Increased importance has been placed on methods for minimizing the amount of injury suffered by a person in an accident as well as the amount of vehicle damage. Different regulatory committees assess automotive pedestrian and occupant impact performance globally. Depending on the overall performance, vehicles are assigned a cumulative safety rating. Each and every component of the vehicle needs to satisfy the specific impact criteria in order to ensure a good overall rating for the vehicle. Increasing the efficiency of an energy absorber can help improve the overall safety rating of a vehicle.

Plastic or metal single-stage energy absorbers can be formed using curved or straight walls aligned normal to the impact direction for energy absorption. However, maintaining the force levels to the desired values can be difficult because the walls begin to buckle after the initial impact and the next impact crushes the energy absorber completely.

Dual stage energy absorbers generally comprise a first stage and a second stage where the first stage comprises softer walls that crush and absorb energy for low speed impacts. The second stage is relatively stiff and will absorb energy during high speed impacts. Thus, dual stage energy absorbers are concerned with the problem of two-level energy absorption rather than trying to improve the efficiency of energy absorption.

The multi-stage energy absorbing system can comprise a plurality of energy absorbers (e.g., crush lobes) having multiple energy absorbing elements (e.g., walls) which allow for multiple zones of energy absorption and which can be tuned (e.g., by changing materials, wall thickness, design, etc.) to absorb a desired amount of energy depending upon the energy levels involved. Generally, the energy absorbers are connected to a base, where the energy absorbers and the base compose the energy absorbing system, which is configured to be connected to a bumper beam. On the opposite side of the energy absorbers is typically a fascia or decorative piece covering the energy absorbers and the bumper beam. The bumper beam is configured to be connected to the vehicle frame (i.e., body in white).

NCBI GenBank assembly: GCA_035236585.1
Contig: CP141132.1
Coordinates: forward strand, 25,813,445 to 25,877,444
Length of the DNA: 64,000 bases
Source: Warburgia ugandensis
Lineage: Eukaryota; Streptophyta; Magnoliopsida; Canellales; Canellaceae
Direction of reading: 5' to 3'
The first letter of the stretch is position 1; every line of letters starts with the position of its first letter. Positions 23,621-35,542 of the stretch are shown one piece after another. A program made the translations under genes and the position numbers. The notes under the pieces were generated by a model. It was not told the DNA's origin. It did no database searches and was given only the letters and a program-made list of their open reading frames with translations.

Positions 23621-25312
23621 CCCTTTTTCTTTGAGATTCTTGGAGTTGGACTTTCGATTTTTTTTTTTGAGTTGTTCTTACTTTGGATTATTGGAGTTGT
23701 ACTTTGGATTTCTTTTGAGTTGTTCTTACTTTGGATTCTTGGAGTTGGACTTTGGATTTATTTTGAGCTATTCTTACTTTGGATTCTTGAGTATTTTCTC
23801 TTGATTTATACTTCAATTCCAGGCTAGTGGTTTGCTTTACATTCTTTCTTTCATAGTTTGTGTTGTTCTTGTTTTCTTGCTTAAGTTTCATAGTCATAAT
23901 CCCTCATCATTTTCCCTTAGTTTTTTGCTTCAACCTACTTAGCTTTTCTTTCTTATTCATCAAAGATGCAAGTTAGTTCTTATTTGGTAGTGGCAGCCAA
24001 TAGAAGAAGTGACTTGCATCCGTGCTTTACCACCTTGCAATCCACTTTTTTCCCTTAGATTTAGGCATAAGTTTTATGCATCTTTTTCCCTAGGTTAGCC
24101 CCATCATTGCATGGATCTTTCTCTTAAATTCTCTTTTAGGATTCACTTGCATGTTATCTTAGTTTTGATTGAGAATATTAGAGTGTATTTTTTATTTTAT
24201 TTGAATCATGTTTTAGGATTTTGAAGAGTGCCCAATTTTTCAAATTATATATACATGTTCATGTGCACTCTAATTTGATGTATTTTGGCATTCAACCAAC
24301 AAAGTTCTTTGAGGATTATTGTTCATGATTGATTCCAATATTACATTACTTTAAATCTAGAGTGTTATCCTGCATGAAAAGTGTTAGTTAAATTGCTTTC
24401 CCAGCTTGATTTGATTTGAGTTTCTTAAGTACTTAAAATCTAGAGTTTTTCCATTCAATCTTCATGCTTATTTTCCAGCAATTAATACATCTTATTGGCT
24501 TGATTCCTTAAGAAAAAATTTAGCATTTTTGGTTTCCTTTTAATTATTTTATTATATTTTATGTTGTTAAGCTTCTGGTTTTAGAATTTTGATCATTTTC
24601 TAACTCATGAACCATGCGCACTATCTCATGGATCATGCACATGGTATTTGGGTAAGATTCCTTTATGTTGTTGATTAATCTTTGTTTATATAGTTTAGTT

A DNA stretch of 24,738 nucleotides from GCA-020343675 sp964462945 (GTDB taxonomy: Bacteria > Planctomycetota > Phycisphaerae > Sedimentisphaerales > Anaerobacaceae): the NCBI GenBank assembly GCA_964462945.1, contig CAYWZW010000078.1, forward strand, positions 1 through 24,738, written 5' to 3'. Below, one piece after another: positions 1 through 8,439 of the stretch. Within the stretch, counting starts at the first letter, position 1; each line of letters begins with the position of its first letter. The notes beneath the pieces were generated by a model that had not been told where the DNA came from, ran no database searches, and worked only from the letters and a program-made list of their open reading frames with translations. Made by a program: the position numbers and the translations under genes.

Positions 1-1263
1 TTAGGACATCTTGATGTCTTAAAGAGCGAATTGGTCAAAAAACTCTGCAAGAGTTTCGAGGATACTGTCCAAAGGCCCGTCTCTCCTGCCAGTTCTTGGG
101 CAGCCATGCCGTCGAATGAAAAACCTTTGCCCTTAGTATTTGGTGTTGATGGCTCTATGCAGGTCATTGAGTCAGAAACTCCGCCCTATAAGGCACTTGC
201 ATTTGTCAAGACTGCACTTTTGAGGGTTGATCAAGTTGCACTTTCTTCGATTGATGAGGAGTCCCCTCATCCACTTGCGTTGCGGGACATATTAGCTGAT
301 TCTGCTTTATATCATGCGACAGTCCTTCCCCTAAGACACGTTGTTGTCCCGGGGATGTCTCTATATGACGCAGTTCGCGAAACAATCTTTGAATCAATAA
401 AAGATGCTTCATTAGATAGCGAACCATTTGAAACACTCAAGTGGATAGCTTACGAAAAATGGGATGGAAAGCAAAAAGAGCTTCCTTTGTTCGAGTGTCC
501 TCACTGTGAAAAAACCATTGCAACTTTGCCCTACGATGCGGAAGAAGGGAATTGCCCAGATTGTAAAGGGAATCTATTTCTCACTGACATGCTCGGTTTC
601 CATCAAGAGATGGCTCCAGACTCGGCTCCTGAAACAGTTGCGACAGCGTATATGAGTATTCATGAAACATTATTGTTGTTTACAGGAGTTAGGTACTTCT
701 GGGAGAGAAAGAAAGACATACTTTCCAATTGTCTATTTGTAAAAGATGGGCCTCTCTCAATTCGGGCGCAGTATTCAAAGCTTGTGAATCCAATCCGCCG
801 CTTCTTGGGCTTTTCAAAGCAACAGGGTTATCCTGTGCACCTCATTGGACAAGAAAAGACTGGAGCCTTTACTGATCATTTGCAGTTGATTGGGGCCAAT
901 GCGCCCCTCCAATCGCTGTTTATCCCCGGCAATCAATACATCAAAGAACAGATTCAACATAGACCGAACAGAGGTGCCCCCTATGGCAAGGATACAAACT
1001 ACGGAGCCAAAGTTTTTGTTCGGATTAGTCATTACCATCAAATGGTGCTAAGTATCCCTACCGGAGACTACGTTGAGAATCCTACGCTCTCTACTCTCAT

In one embodiment, the plurality of the energy absorbing elements can be arranged in such a way that a first pair (e.g., an outermost pair) of sidewalls is the first to be impacted. As the first pair of sidewalls absorbs energy (e.g., buckles, crushes, bends, etc.) and folds, a second pair (e.g., inner pair) of sidewalls nested within the first pair of sidewalls is exposed to the force from the impact and begins to absorb energy. As the second pair of sidewalls folds, a third pair of sidewalls located within the second pair of sidewalls is exposed to the force and begins to absorb energy, and so forth. In other words, a plurality of energy absorbing elements, each individually comprising pairs of sidewalls and a connecting wall, are nested within each other such that sidewalls of subsequent adjacent (i.e., nearest in space or position) elements are shorter, and the connecting wall is shorter, creating a space between adjacent sidewalls and adjacent connecting walls. The multi-stage energy absorbers disclosed herein can absorb significantly higher amounts of energy at the same displacement as a single-stage energy absorber and/or can also significantly reduce the distance an impactor moves during impact over the same amount of energy compared to a single-stage energy absorber. This can be significant if the impactor is a pedestrian, since moving less distance can mean less injuries suffered by a pedestrian in an impact.